Harrison Park PTO plans playground improvements
Parent volunteers with the Harrison Park PTO are making a big push to raise money to expand the elementary school's playground and add a second one.
In a three-phase $87,000 plan, the group's playground committee is working to increase the size of the existing playground, repaint and fix the current equipment, and install new equipment, with some work done before each of the next three school years.
With the committee just $1,500 short of its $22,000 goal for the first phase of work, the PTO is sponsoring a vendor fundraiser at the Level Green Community Building on Tuesday. The bulk of the money in phase one will pay for the extension of the blacktop area so the children have more room to play outside when the ground is wet.
Much of the fundraising to date has happened through bake sales and dining-for-a-cause deals at local restaurants, as well as some funding from the PTO's general account, said Robin Sir Louis, the playground committee chairwoman. One specialty event, in which children tossed pies at teachers' faces, raised about $1,300.
“We have a long ways to go to fund the whole project, but I think, so far, the effort that has gone in has been fabulous,” said Sir Louis, whose son is in second grade. “I think everybody's been on board with this project.”
Though the first big improvement — the installation of a plastic rock wall and “rocket spinner” — is scheduled for early May, the blacktop expansion is the centerpiece for this year.
During wet or snowy days, classes go through a rotation to be able to go outside on the blacktop for recess, Principal Jeff Swartz said.
“We try to get the kids out as much as we can because especially during the winter, there is not a lot of daylight to get outside in the evenings,” he said.
Because of the snowy winter, Sir Louis said, her son was able to go outside only once in a two-month period last winter.
In the second phase of the upgrade, the parents plan to raise $20,000 to install a new surface for a second playground; build a sidewalk to the new playground; and install a few benches and freestanding equipment for the playground.
A new play structure, estimated to cost $45,000, is slated for the final phase.
“I'm very happy to be involved in this,” Sir Louis said. “I'm excited. I can't wait to see the kids' faces when they see the equipment.”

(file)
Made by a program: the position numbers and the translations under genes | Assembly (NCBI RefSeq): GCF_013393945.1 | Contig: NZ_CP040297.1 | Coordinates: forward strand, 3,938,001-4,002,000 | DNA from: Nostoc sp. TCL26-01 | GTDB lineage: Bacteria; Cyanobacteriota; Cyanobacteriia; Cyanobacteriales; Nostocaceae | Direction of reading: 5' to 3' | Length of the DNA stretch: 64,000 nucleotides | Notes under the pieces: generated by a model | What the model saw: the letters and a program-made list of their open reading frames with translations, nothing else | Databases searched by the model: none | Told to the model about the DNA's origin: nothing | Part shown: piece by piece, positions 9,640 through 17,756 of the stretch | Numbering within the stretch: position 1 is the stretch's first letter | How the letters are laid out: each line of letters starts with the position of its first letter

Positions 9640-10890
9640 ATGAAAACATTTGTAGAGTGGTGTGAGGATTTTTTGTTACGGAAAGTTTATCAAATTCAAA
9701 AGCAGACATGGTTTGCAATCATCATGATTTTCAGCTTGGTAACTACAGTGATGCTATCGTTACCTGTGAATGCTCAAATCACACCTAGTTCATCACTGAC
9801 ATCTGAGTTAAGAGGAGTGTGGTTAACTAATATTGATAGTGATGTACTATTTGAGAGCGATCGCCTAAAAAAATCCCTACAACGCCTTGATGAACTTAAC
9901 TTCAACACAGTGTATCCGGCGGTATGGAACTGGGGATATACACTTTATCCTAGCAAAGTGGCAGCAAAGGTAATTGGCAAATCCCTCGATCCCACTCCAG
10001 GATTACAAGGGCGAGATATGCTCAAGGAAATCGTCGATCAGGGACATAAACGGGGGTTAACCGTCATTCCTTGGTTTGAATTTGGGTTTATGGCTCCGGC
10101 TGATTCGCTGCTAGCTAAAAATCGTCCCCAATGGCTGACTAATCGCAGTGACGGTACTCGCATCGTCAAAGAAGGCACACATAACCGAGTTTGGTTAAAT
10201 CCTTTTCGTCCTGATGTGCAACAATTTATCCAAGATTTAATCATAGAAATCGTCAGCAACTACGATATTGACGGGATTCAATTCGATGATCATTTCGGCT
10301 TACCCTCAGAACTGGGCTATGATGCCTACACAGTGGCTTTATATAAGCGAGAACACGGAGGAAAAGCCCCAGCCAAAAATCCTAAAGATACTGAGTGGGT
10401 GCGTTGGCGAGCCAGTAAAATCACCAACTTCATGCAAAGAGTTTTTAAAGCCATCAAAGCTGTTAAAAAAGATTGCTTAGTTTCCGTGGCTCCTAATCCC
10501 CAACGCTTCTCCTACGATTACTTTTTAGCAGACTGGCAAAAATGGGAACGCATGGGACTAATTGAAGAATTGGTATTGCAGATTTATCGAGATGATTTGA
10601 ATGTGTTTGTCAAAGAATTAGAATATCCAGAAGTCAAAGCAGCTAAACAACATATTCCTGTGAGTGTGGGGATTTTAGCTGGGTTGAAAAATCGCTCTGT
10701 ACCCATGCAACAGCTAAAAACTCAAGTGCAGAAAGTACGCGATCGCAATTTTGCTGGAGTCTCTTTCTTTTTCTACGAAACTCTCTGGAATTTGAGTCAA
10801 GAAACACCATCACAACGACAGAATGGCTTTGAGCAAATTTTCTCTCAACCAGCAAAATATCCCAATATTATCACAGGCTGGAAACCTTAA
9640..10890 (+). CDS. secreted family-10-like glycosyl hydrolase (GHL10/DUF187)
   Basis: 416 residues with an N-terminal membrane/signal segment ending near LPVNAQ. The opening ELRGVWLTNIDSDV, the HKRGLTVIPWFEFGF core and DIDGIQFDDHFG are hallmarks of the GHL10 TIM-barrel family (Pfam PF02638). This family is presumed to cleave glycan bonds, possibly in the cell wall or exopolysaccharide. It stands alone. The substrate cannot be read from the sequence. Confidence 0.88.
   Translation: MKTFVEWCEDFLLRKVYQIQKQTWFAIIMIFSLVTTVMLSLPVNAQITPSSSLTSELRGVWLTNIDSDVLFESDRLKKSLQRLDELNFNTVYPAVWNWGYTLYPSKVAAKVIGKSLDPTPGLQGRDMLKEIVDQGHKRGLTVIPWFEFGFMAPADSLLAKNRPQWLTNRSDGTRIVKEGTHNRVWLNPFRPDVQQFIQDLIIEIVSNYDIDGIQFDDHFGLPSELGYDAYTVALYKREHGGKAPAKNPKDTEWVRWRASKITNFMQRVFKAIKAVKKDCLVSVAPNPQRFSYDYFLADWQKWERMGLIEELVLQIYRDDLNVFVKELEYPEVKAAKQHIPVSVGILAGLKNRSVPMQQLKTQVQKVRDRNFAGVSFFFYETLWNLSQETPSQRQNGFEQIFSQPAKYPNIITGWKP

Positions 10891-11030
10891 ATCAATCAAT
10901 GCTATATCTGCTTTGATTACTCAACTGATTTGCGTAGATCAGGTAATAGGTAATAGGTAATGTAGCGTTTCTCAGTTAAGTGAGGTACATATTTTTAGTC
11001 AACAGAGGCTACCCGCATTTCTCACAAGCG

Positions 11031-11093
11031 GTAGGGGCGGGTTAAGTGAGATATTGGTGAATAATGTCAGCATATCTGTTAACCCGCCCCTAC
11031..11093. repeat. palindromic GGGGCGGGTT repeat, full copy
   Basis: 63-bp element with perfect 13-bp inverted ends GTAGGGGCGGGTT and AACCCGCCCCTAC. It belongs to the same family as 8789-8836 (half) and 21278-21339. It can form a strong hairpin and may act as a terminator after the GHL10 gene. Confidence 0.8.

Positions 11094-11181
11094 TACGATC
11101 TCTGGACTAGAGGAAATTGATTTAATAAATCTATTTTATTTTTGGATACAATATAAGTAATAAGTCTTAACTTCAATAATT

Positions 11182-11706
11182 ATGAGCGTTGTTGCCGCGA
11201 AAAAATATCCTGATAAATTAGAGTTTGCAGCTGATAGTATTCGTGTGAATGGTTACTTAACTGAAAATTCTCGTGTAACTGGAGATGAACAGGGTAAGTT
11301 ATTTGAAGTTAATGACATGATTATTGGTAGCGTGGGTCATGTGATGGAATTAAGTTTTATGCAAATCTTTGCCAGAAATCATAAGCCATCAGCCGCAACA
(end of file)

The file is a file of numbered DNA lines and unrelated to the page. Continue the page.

Chris Foreman is a staff writer for Trib Total Media. He can be reached at 412-856-7400, ext. 8671, or email@example.com.
Show commenting policy
TribLive commenting policy
You are solely responsible for your comments and by using TribLive.com you agree to our Terms of Service.
We moderate comments. Our goal is to provide substantive commentary for a general readership. By screening submissions, we provide a space where readers can share intelligent and informed commentary that enhances the quality of our news and information.
While most comments will be posted if they are on-topic and not abusive, moderating decisions are subjective. We will make them as carefully and consistently as we can. Because of the volume of reader comments, we cannot review individual moderation decisions with readers.
We value thoughtful comments representing a range of views that make their point quickly and politely. We make an effort to protect discussions from repeated comments either by the same reader or different readers.
We follow the same standards for taste as the daily newspaper. A few things we won't tolerate: personal attacks, obscenity, vulgarity, profanity (including expletives and letters followed by dashes), commercial promotion, impersonations, incoherence, proselytizing and SHOUTING. Don't include URLs to Web sites.
We do not edit comments. They are either approved or deleted. We reserve the right to edit a comment that is quoted or excerpted in an article. In this case, we may fix spelling and punctuation.
We welcome strong opinions and criticism of our work, but we don't want comments to become bogged down with discussions of our policies and we will moderate accordingly.
We appreciate it when readers and people quoted in articles or blog posts point out errors of fact or emphasis and will investigate all assertions. But these suggestions should be sent via e-mail. To avoid distracting other readers, we won't publish comments that suggest a correction. Instead, corrections will be made in a blog post or in an article.